All I knew about Menorca was that this place existed. Somewhere. All the more surprising is the encounter with an island where at first they don’t want to let me go ashore.
Thursday evening, shortly before five. After the crossing from Mallorca, I radio Ciutadella’s marinas. Sheer horror on the other end. At 11.99 metres, my ship is too long for your port, says Ports IB. I have to show a Coronatest, says Club Nautico, they haven’t received a tourist ship for weeks. Finally, because it’s probably closing time at five o’clock, they send me to anchor in Cala Degollador, a narrow bay next to the harbour.
There, the wind freshens the next morning and shifts crosswise. Reykja approaches the side rocks close enough to touch. In a panic, I somehow pull the bulky stern anchor loose with brute force, escape from the trap, drift in increasingly choppy seas and make one last desperate attempt over the radio. Lo and behold: this time Ports IB speaks good English. At first, the official reprimands me: Corona times are not the time for tourism. When I suggest that I could sail back to Mallorca, his local pride is obviously taken – at least he lets me land. There’s no more talk of a PCR test, I’ve been on the neighbouring island for months, and Reykja’s length is suddenly fully suitable for the marina.
The redeeming feeling: This is the right place for me. It comes after a few steps in the harbour of Ciutadella and will not leave me again for the following weeks. While Mallorca was a single pulsating urban centre for large parts, Menorca is a full province. Stylish province in Ciutadella: palaces, a Gothic cathedral, two huge squares, old houses, narrow streets. Outside the city, it becomes lush green, hilly and very stony. Mortarless walls criss-cross endless pastures with cows. A piece of England in the middle of Spain.
Stones wherever the eye looks, limestones to be precise. Only two capes, which I later round, are spectacularly made of red slate. Already the Roman army, my pilot-guide knows, hired local Menorcans who could sling stones so effectively. And their ancestors built an entire culture out of stones. Now it’s time for my folding mountain bike: around seventy sites of the Talyot megalithic culture are known on Menorca. A voyage of discovery begins.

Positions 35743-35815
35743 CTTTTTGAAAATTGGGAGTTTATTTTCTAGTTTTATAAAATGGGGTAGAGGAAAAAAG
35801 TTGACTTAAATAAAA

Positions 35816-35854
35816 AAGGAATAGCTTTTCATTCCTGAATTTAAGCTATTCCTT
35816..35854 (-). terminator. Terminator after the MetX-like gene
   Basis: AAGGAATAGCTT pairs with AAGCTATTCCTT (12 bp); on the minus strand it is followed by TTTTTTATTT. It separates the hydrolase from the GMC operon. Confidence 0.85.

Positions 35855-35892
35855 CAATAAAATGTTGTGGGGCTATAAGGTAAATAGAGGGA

No two sites are alike. Torretrencada: I am amazed at the round ground plans of the stone houses. Everything seems harmonious. Why do our cities consist of corners and edges? Son Catlar: An intact protective wall full of military secrets. There are extra thin places to escape, or to spy on the besieger at night. At the entrance, the wall curves inwards so that it can be shot at from the side by watchtowers. Torrellafuda: A taula under olive trees, standing menhirs as heavy as murder, which no one would lift voluntarily today.
Can I understand why people did this three thousand years ago? Today’s places are changed. The stones were removed and moved by farmers for centuries for their own building projects. Olive groves only grow in modern times. Nothing is as it was. And yet: something is there.
I start circling the island. No shocking mistral storm is forecast for the next eight days. I venture to the north coast, lonely and the only boat. In the inlet of Cala Fornells, I anchor for over a week, bring my bike ashore with the rubber dinghy, explore the interior of the island, carry 15 litres of petrol in my backpack from a remote petrol station. One day of strong winds with gusts of 8 Bf. I can safely weather on a long chain. I take a look at Cala de Addaya, praised in the Pilot Guide, from my bicycle- and find it far too narrow to anchor in a strong easterly wind. Isla Colom in the east offers good protection, but the swell from the north fits right behind the island and makes life rocky.
In Marina Menorca, Mahon, the capital, I get ripped off and pay the highest mooring fees (70 euros), twice as much as in Palma de Mallorca. Shopping and laundry can’t be done without a twenty-minute walk with a backpack to the upper part of town. I walk it a dozen times.
Escape to the south side of Menorca after three ruinous nights. At first glance, it seems more blighted by tourism, but not everywhere. Spectacular are the Calas Covas with burial hippie caves wherever the eye looks. I do the doctor on anchoring, the wind blows me out of the bay, the waves come from the front. I try to lay a shore line with the tender as the ship slowly drifts away. A surprised jogger on the shore, whom I call for help, flees from the bearded English-speaking sea monster. In the end, all I have left is the laborious stern anchor. With a guilty conscience, I start long hikes to the talayots. But in the evening my ship is still there.